Friday, November 28, 2008

One Day

That's how long it took for the tears to come back. Pathetic I know. Our lawyer and judge's secretary couldn't go to get Maya's birth mother's signature today. It was supposed to be the 29th October. Then the 11th November. Then the 20th November. Then the 28th November (today). Now it's supposed to be next Monday. The saga goes on. And on. And on. One positive thing I note is that each time it gets postponed, it gets postponed to a sooner date. First 13 days later. Then 9, then 8, now 3. That has to mean something, right?

It's not the fault of Maya's birth mother, or our lawyer, or the judge, or the secretary, or anyone in particular that we're stuck at this final stage, it's really the entire court system that is working against us now. Anyway. All we have left is some hope. As usual. So, we continue to hope that we'll get to the finish post. Otherwise, I think we'll have to look for jobs in Mexico and move here permanently. I'm kidding. But I do wonder.

Thursday, November 27, 2008

After the flood

Well, car is back. Anna and Jose (?) who works for Anna's husband spent the afternoon driving back and forth to sort out car stuff, and then turned up at my door at 3pm to go and pick it up, so off we went. Never have I been so happy to see Pepi's trashy old dunger of a car.

Today is Thanksgiving Day in the US, something we kiwis don't celebrate, but my goodness, I'm giving thanks to have Anna as my friend.

Let's see now how many days can go by without the tears. Time to buck up missy!

Floods of rain and tears

Woke up this morning to pouring rain, which is a rare sight in this dry land. Also to no car and no internet connection. My world is getting smaller and smaller by the day. Maya and I are now restricted to walking distance journeys. We live on one of those suburban complexes, gated community, I think it's called, and the options for walking are pretty slim. Anyway. How did we get ourselves into this pickle? Or how did I get us into this pickle, Maya does nothing but smile and charm her way through life!!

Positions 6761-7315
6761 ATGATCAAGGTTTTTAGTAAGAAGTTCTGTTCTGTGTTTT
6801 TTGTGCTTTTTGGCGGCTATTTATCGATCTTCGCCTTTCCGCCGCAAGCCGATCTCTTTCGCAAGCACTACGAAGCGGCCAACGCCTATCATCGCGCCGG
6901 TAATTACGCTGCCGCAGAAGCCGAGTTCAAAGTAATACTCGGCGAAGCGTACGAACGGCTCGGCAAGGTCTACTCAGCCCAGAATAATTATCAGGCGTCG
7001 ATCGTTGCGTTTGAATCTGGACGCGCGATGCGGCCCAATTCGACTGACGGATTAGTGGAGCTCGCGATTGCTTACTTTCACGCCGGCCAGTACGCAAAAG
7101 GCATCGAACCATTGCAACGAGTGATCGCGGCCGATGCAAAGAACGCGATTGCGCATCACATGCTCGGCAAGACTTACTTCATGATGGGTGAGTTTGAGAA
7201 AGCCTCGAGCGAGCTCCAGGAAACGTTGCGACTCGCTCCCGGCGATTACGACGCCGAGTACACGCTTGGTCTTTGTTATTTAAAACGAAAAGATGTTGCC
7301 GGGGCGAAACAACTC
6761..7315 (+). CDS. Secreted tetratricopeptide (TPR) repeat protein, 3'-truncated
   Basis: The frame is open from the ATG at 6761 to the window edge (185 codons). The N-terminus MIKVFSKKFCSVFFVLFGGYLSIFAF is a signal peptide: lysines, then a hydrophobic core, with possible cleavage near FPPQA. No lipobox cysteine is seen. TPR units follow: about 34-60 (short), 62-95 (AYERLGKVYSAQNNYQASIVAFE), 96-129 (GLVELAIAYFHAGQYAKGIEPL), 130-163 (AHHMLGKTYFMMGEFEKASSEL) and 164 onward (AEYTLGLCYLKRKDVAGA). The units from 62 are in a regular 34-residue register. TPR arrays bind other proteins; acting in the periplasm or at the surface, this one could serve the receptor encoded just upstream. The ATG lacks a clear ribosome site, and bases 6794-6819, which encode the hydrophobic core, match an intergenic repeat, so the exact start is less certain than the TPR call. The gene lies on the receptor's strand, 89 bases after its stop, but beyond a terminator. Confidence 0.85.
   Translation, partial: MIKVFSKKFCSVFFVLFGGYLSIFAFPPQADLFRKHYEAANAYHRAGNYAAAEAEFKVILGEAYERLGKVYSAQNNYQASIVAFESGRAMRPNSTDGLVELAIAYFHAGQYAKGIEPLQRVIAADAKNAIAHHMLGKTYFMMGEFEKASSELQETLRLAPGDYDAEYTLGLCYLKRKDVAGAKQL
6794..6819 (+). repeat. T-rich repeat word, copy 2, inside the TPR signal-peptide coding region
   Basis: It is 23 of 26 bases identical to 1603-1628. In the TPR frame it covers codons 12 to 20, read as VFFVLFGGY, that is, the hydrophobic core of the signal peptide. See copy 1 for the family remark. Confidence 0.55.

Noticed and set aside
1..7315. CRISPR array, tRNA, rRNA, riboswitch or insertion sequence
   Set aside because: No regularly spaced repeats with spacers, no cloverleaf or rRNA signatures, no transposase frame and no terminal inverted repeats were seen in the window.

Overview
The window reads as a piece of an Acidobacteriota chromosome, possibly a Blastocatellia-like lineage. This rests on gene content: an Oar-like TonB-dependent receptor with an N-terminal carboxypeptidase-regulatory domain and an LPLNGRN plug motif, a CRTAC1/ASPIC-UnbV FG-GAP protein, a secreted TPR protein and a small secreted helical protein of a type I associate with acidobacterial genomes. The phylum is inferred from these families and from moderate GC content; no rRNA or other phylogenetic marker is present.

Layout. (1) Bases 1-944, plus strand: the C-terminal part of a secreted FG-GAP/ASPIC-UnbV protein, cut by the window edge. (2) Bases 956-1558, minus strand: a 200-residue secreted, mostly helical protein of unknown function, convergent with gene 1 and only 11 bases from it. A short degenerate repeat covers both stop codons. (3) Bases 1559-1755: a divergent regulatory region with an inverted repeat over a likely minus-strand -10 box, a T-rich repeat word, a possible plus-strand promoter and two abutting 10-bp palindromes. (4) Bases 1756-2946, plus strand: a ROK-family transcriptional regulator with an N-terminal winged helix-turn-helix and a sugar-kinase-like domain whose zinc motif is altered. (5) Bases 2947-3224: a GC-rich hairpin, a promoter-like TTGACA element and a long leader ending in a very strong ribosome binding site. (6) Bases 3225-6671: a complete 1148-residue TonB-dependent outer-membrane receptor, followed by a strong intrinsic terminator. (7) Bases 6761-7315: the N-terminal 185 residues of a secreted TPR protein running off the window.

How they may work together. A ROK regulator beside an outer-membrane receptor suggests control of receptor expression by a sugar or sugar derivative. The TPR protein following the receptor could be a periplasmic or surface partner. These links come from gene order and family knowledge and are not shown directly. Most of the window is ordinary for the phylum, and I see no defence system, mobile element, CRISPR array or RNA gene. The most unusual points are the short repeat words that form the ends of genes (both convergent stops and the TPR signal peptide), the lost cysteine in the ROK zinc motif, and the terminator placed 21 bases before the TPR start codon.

Yesterday, we were in Playas for the afternoon, going to Gymboree and then lunch with Anna and Yara. When we went back to the car, it wasn't there, and the tow truck was busy towing another badly parked car away too. In my defence, (ah, there's always an excuse, and I bet those pick-up truck guys have heard them all, not that it makes a fig of difference) I parked correctly, then noticed all the other cars behind slightly up on the kerb (one of those slightly raised kerbs, not a sharp step kind) since the street is so narrow. So I moved the car (duh!!! never again) in line with the other cars. Of course, being the first car in the row, mine got towed.